Shortly after losing my hearing, I was told many things. I was told I would have speech
problems, that I would not excel in school, and that life would be harder for me. My parents were
also told many things about how my life would turn out because I was deaf. At an early age, I
began to learn that it is important to be me, not anyone else. It was not always easy and I
realized that I needed to find people who believed in me, I needed to surround myself with the
right tools to help aim for success, and I needed to personally believe that I can do anything.
In order to be you, you need to find people who believe in you. It can be family, friends or a
religious group -- some place where you can feel okay being you. For me, it was with my family.
I grew up with two younger brothers and one sister. I also have a big extended family, with over
20 aunts and uncles, and I am the oldest grandchild of 70+ grandkids. This big family of mine
helped shape me into who I am today. They all believed in me. When life gets hard, I remember
my family who have always been the foundation for my success.
Surround yourself with the right tools for success. In a world that offers many choices of
technology or services, are we picking the right ones for our success? Shortly after losing my
hearing, my parents invested lots of time and energy into finding the right tools for me. My father
is a contractor and loves his tool belt. Each tool is designed for a specific job, but they don't all
work for everything. He has tools that are best for building a roof and others for laying tile. I was
given the tool of a Cochlear Implant to help me hear. The Cochlear Implant is not always the
right tool for everyone and it is important to remember that. Olive Devices is working to create a
way to help someone who can't hear. One project, called FreeBell, is a wearable device that will
help people know where sounds are coming from by vibrating on the side of the body where the
sound is detected. It will also turn the speech into a written text for the recipient to understand.
This is another tool that can be added to your tool belt.
Now that you are surrounded by those who are rooting for your success and have a tool belt
filled with the right tools to help you, what's next? Believe in yourself! If you don't believe in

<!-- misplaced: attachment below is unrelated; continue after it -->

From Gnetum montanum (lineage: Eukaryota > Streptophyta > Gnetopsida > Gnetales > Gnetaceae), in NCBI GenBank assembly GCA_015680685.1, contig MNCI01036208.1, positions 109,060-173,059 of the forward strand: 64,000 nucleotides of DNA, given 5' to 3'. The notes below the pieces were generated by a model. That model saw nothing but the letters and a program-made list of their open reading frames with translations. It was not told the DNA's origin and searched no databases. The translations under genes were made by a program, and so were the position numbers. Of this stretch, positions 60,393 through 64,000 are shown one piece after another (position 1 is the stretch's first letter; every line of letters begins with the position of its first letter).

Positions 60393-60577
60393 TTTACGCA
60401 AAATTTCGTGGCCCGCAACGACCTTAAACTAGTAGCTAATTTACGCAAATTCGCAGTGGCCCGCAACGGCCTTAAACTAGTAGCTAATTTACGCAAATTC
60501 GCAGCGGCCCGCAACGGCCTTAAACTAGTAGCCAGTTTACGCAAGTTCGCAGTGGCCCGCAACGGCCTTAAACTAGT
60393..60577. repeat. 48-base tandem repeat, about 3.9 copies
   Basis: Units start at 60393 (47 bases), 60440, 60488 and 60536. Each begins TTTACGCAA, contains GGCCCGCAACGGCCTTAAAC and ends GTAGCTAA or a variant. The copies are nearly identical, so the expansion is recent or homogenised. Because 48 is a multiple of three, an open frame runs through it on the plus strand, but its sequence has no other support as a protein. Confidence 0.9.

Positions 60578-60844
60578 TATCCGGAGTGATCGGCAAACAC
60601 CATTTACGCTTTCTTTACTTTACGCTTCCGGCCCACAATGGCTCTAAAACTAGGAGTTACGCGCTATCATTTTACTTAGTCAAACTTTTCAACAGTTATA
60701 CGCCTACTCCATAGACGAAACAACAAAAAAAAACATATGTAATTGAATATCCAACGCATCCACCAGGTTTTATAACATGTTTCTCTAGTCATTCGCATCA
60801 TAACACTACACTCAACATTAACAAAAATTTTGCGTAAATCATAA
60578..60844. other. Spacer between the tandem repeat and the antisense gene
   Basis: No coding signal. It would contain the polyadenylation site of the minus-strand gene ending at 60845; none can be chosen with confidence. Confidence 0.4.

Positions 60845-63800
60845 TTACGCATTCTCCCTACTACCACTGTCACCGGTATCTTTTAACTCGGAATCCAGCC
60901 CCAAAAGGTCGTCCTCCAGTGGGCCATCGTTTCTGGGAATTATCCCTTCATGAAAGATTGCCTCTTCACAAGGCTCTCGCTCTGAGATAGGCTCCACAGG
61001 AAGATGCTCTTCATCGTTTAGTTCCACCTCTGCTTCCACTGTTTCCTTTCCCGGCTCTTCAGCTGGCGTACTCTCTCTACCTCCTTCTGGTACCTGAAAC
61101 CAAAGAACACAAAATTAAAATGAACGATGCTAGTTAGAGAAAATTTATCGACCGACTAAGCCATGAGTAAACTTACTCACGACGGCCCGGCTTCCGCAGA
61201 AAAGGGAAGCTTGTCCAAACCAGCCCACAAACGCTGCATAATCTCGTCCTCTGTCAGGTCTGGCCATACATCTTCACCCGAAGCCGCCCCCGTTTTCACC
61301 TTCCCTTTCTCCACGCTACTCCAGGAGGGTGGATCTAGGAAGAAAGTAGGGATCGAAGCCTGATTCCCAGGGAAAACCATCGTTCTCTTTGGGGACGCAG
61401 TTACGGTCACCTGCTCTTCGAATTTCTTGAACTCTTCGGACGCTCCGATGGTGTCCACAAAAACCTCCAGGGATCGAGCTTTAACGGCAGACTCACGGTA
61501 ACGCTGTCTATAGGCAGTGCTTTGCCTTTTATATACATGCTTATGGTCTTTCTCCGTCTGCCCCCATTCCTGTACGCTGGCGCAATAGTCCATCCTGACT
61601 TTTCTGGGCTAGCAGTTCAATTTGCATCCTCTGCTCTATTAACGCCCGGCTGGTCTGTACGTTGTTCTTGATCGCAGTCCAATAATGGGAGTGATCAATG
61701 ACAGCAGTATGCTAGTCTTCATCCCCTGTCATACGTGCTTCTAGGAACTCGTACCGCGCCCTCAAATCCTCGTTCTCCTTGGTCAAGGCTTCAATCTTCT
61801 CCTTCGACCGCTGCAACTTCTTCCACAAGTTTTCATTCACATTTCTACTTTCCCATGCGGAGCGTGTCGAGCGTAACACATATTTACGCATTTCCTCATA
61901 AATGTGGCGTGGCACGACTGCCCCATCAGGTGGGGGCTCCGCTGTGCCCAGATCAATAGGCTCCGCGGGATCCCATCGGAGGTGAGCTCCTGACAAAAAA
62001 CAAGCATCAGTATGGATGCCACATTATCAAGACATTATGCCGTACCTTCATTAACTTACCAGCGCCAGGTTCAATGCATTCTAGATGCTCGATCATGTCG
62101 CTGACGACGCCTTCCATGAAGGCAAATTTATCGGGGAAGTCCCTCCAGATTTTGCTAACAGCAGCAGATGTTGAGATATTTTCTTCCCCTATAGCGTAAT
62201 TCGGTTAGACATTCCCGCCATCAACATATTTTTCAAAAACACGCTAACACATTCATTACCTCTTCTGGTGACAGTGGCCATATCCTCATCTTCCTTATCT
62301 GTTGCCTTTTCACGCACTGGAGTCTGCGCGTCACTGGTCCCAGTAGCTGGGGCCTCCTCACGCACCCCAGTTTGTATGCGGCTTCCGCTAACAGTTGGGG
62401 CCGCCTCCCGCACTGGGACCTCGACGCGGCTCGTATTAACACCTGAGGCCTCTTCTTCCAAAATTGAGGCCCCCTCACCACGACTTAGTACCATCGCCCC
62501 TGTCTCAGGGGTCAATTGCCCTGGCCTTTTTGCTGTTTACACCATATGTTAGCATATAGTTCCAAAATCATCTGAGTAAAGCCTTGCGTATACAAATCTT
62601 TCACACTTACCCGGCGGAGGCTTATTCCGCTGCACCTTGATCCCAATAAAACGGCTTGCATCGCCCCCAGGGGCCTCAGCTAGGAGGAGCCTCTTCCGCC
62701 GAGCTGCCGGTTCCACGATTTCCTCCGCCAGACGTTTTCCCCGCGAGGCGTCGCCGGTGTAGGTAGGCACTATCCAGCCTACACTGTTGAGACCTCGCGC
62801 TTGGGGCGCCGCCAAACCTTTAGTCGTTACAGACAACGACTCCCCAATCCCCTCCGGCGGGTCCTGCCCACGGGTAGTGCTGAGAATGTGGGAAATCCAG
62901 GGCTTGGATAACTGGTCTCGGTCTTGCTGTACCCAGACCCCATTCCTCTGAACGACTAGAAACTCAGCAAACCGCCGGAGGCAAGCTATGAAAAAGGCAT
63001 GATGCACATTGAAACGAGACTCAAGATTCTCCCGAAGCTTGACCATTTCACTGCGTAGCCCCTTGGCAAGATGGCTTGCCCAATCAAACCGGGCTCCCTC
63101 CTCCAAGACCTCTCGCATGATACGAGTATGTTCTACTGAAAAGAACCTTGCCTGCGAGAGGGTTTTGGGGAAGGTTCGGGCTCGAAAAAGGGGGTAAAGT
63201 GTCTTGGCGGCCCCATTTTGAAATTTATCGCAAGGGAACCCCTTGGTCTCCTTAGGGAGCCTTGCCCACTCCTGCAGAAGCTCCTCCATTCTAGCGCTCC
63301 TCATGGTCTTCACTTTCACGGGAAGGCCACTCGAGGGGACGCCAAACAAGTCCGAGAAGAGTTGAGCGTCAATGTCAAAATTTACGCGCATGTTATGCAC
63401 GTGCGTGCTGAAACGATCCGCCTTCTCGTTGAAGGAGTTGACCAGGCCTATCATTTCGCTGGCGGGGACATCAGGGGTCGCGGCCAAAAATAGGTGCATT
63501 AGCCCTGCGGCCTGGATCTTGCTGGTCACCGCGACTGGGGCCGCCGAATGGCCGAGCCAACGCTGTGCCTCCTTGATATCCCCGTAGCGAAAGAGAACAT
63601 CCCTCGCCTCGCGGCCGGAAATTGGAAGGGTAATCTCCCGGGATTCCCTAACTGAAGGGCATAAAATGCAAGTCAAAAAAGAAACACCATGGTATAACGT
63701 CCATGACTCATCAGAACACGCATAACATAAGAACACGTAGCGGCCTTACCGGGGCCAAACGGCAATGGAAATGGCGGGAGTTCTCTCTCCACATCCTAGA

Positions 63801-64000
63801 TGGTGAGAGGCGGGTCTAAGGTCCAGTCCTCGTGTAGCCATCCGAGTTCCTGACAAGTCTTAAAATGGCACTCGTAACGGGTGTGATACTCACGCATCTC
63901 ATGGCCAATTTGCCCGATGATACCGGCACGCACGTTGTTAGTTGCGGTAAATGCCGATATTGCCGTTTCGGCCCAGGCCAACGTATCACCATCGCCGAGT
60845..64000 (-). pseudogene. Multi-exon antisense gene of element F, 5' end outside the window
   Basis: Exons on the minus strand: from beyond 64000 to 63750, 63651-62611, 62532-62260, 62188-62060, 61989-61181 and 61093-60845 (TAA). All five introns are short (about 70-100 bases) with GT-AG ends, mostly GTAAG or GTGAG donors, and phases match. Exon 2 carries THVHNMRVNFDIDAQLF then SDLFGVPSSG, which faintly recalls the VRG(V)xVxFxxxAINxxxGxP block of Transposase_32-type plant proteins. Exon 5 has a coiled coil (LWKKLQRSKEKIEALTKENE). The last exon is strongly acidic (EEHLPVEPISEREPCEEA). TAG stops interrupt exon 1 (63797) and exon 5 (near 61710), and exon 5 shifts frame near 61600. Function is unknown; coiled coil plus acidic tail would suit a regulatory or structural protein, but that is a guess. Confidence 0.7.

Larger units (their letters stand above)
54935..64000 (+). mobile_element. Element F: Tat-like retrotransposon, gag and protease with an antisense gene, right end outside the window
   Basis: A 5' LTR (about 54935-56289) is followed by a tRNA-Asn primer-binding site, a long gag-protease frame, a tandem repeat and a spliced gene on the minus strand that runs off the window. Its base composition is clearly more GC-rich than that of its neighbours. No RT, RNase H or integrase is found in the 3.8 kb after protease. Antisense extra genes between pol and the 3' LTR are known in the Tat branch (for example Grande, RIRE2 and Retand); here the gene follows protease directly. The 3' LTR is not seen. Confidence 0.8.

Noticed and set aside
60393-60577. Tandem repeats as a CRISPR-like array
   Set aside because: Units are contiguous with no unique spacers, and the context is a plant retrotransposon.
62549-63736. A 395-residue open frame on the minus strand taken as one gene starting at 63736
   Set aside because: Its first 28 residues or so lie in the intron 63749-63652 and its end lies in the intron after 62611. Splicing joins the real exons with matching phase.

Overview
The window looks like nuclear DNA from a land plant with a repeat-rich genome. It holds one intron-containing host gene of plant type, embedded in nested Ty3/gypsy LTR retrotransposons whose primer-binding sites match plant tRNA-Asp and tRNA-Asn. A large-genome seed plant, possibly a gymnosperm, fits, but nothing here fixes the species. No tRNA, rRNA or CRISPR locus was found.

yourself, how are you going to have the motivation to reach your dreams, run that extra mile, or
to simply be you? Throughout my life, I have developed a passion for photography. When I look
at a photo, I am reminded of my hearing loss. There is no sound, only expressions and
moments in time. Photography became a way to help me tell my story and to be who I am.
While I was learning this skill, I had to believe in myself. I had to believe that my perspective
mattered and that I had something to contribute to those around me. This made me comfortable
enough to share it with the world. Remember, it is important to be you.
Sundays are one of my favorite days of the week! As a family, we attend church and it is a challenge to keep a toddler calm and entertained during services and while my wife plays the organ. I have found that it is in those simple moments where God reminds me that everything is okay and that He is aware of our stage in life. Sometimes, it does not take a huge event to find clarity and a renewed faith if God, but rather simple steps towards a goal.
A few weeks ago I realized that I needed to get new glasses as the ones I had were five years old. After visiting the eye doctor, they made a few simple changes and ordered my new glasses. Once I put the new ones on, everything was more sharp and clear. I had forgotten how clear some things are around me. Just like these glasses, if we stop doing those small things to help build our faith in God, we lose the full clarity in life. Each Sunday, I focus on keeping Lucas occupied with books, snacks and walks around the hall. While I am not able to fully pay attention, it is those weekly church meetings that help keep my vision and faith clear.